How: does Tempura Joe make human tempura without harming the ingredients? And how has Mutant Enemy not outgrown its nervous-middle-school-giggly approach to even minor sexual eccentricities? They ought to be spanked!

(Very lightly, of course.)


CS: Somewhere in there was a straight answer! Among developing plot tangles, there is a theme, that one of the ways we attempt to Imprint ourselves is to take vows, state intentions, make the plans for our own Engagements, out loud and with solemn promise. That is an apt topic for a season premiere, where in arc-shaped narrative the storyteller is normally setting up the board, foreshadowing and establishing expectations to pay off or defy. Every writer surely understands this act, but Mutant Enemy casts it in the form of a Covenant of the Story-Maker: here are the people and their world, we will not betray a certain integrity of the fiction, this is what the story is about, and we will make it as well as we are able. They try to be their best.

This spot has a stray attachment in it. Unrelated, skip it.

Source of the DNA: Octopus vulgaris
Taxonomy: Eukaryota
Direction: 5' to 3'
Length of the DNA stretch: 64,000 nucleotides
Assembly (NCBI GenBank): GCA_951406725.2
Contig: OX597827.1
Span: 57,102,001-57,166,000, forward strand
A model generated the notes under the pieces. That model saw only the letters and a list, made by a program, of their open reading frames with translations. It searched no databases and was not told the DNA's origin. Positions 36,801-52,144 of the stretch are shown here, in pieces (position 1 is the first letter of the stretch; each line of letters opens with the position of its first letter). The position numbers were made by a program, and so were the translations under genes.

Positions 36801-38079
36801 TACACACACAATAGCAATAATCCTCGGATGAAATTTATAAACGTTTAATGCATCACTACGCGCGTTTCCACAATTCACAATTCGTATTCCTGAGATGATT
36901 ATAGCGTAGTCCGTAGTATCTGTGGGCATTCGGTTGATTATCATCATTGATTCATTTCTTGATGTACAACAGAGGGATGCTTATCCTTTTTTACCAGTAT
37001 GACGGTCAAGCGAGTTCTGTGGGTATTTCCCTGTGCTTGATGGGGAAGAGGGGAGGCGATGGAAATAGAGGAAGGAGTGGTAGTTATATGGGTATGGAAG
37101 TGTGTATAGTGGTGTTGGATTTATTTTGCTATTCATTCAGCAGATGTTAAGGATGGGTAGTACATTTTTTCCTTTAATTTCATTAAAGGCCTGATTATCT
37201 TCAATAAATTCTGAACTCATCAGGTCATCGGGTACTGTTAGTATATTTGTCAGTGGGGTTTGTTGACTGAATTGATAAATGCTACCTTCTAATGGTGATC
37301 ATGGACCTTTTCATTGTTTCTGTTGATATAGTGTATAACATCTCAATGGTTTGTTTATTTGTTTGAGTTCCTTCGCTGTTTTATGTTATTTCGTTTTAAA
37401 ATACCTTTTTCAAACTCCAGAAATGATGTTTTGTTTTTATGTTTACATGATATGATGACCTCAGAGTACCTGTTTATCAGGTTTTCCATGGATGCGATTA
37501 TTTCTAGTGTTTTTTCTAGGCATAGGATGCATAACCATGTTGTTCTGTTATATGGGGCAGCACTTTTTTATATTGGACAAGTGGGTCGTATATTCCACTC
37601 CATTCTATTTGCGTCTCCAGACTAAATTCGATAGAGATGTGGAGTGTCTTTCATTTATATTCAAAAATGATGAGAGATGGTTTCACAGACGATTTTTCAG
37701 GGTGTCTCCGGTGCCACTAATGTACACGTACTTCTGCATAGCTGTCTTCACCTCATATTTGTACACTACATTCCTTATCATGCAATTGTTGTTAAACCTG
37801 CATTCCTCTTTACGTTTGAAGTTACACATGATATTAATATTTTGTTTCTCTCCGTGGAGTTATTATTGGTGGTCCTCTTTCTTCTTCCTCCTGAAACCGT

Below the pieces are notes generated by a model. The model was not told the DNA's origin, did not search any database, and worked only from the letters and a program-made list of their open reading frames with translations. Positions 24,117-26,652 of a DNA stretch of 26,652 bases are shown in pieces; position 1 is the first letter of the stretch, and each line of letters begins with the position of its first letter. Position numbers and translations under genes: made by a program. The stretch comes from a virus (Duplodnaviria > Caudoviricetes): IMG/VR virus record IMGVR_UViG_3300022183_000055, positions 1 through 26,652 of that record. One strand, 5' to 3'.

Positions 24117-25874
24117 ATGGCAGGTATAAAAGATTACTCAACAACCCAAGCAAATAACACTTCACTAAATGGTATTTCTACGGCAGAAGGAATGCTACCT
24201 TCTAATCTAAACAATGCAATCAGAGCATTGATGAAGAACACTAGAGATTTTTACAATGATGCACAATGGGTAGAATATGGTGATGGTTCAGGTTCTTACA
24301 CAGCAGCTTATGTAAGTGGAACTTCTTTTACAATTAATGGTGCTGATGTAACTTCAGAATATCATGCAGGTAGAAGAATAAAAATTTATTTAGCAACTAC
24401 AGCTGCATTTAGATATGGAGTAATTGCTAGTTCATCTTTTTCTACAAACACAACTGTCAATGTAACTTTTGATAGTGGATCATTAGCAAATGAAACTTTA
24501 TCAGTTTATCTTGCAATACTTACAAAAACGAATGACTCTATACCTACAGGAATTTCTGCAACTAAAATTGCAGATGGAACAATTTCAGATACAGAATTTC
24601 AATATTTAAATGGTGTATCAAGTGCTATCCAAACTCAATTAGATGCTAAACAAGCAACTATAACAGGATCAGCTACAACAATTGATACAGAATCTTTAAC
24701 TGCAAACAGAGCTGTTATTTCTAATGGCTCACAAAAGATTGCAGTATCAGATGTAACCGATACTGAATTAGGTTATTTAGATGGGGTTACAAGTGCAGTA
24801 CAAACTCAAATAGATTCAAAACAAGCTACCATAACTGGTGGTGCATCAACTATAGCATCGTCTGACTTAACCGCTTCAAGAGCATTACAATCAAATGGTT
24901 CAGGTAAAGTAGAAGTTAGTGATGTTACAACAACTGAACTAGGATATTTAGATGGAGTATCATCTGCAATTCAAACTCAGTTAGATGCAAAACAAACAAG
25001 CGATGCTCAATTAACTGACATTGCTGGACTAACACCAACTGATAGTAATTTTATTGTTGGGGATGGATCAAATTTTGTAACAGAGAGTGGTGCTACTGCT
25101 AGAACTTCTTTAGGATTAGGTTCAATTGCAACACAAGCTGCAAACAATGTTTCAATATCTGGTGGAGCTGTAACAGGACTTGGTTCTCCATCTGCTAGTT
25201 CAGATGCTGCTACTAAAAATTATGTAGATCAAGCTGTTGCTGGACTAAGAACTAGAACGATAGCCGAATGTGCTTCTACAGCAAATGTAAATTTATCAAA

I do feel some of the divide between Engagement stories and behind-the-curtain Dollhouse drama has been healed. They will always parallel, double, rhyme with or invert one another in some way, which is the way Mutant Enemy tells its multitracked tales (to be honest, it is the way most ensemble cast, arc-oriented drama operates, ME is just makes more elegant television than Desperate Housewives). I don't know that the characteristic is a weakness at all, and late period Buffy the Vampire Slayer like "Same Time, Same Place", "Sleeper", "The Killer in Me", etc. continue using fantasy conflicts as enlargements of Inner Character Drama (gag! and yes, I picked three junked-up episodes on purpose!).